Separately, there is a code number that applies to the removal baby teeth where some root resorption has taken place but the tooth has not yet fallen out (i.e. the tooth has started to loosen up). The fee associated with this type of extraction can be expected to be less, possibly much so.

Point #2:
With either procedure code, a dentist always has the option of charging less if that seems appropriate to them.

In dentistry, as much as anything you are paying for "chair time" when a procedure is performed. As in the case where the difficulty of the extraction is unknown and enough appointment time has been set aside to accomodate all difficulties, then we can see how the dentist may need to charge the full regular fee (be it either of the two mentioned above).

On the other hand, if the dentist beforehand knew how simple the extractions would be and scheduled them accordingly, then charging the full fee seems unvirtuous on their part.

Wisdom teeth

What would be an average cost for taking out the two top wisdom teeth only?


Use this link to our page about the cost of wisdom tooth extractions.

Tooth pulled

It costs 300.00 minimum to have 1 tooth extracted. That's robbery. In an insurance case, 96.00. What's the difference between ins and cash. My grandpa allways said pay cash, it was less expensive, he was WRONG.


I have advanced gum disease in pain just dont have insurance. Anyone know of a decent dentist that's willing to work with a low income person in South Eastern Massachusetts? Getting desperate


We have a page that can help a person find dental low-income assistance programs in their area. Here's the link.

surgical removal of #6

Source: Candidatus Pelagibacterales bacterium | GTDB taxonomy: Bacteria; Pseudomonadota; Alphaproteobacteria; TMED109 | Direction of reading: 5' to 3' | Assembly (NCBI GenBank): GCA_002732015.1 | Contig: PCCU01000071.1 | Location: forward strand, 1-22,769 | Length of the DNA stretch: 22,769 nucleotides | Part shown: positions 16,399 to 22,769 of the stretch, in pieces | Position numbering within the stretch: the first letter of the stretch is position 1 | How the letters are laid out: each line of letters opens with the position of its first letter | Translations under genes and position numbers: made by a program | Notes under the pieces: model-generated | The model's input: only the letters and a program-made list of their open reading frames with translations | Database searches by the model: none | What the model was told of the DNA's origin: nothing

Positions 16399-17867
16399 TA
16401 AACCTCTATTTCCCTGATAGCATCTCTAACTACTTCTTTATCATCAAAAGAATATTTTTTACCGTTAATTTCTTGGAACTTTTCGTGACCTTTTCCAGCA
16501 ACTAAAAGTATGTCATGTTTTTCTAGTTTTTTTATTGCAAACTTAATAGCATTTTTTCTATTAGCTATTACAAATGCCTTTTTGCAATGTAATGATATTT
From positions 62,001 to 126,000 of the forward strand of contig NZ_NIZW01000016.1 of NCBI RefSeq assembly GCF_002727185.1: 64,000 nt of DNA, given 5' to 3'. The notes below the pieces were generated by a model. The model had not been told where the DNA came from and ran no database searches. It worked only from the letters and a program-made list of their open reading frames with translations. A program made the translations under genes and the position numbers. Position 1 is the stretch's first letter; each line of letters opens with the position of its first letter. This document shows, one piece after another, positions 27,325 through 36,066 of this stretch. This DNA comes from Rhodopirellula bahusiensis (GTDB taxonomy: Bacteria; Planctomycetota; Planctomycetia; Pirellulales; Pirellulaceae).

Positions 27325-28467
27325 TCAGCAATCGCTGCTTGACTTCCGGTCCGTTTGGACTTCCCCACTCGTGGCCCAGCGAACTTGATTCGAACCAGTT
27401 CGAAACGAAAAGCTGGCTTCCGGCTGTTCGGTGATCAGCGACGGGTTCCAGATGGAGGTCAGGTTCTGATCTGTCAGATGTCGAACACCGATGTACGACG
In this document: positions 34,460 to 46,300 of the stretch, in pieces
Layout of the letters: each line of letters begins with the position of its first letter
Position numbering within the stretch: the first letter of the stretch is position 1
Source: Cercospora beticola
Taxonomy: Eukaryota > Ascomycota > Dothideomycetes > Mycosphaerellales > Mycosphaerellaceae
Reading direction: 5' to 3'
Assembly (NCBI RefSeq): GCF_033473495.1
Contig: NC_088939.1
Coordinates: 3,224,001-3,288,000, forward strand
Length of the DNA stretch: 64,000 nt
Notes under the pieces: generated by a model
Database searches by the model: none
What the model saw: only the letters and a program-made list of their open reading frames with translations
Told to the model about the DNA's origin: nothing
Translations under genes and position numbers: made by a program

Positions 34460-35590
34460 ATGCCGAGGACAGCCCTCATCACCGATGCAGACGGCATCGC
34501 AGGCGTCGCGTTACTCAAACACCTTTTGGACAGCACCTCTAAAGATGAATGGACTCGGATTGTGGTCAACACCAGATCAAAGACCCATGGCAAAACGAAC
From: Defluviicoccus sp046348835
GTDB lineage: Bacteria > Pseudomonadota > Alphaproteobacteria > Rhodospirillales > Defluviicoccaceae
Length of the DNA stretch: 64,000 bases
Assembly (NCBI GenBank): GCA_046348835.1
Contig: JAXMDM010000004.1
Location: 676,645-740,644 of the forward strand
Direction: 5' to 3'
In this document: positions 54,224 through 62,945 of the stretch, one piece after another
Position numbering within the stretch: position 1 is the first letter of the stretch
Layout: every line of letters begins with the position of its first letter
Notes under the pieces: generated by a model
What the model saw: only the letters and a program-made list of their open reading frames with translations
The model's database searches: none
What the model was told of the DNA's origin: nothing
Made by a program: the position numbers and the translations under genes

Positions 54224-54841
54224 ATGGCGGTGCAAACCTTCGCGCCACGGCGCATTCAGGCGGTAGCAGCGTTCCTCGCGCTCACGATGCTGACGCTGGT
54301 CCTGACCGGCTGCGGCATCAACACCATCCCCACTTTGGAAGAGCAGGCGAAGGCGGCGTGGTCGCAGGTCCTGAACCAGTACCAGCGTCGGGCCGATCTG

have to have a surgical procedure. extract # 6 perio endo, close to sinus. what cost would I incur?


In the USA tooth #6 usually refers to an upper eyetooth. In other parts of the world a number 6 tooth as you describe might refer to a upper first molar.

We'd expect sinus concerns would be more likely with the molar.

You use the term "surgical procedure," which suggests that rather than just a "simple" (routine) extraction a "surgical" one is required. (We define all of these terms above.)

For tooth #6, an eyetooth - If it is relatively intact and the bone around it has been damaged by gum disease, we're a bit surprised that a surgical extraction, even if it's root tip is near the sinus, is needed (this is a single-rooted tooth). But either way, we state a fee for both classes of extractions (simple and surgical) above.

For tooth 6, a molar - Once again, the presence of gum disease frequently makes removing a tooth easier. But in the case that there are concerns that make a surgical extraction necessary (it is severely broken down, or as you say there are some special sinus involvement concerns), the same fee ranges we suggest above for both types of procedures still apply.

It's not customary for a dentist to charge different amounts for different types of teeth (eyetooth vs. molar for example).

Root tip extraction toot #20

In November 2016 I had tooth #20 extracted. However the tooth broke off during extraction. The root remàined and caused no problem until now. My dentist referred me to an oral surgeon to remove the root. What is the estimate to have root surgically removed?

Root tip extraction toot #20

In November 2016 I had tooth #20 extracted. However the tooth broke off during extraction. The root remàined and caused no problem until now. My dentist referred me to an oral surgeon to remove the root. What is the estimate to have root surgically removed?